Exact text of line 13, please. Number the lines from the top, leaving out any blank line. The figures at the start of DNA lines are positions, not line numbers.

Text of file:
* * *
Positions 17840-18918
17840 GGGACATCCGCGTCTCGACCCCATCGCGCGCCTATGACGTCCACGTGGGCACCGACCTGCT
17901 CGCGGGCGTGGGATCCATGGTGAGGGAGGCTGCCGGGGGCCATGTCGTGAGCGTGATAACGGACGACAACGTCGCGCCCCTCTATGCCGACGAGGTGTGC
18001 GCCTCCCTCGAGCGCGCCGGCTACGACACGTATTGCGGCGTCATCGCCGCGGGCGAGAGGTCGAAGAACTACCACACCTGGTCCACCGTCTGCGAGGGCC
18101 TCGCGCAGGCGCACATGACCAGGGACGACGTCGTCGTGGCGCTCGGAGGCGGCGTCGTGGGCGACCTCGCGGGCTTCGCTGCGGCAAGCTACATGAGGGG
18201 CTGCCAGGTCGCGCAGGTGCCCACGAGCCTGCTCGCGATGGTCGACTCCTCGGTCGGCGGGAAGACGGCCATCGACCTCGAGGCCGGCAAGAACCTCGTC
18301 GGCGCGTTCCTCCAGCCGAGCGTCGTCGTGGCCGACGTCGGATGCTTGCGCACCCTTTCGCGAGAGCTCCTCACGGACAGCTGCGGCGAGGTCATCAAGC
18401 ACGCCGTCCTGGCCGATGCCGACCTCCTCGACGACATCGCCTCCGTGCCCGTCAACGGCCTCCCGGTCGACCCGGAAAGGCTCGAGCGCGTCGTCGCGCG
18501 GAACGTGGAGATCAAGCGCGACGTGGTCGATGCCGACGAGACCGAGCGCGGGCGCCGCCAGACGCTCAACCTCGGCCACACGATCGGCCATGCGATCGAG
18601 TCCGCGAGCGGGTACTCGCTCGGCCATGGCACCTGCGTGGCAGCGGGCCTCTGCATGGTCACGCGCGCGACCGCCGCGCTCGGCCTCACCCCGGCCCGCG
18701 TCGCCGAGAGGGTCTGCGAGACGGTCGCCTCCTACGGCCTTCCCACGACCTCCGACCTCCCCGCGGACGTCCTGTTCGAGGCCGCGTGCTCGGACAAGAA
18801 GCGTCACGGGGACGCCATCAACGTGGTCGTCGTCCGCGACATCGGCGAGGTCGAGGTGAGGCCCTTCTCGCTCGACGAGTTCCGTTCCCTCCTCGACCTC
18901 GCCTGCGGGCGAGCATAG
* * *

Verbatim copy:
18901 GCCTGCGGGCGAGCATAG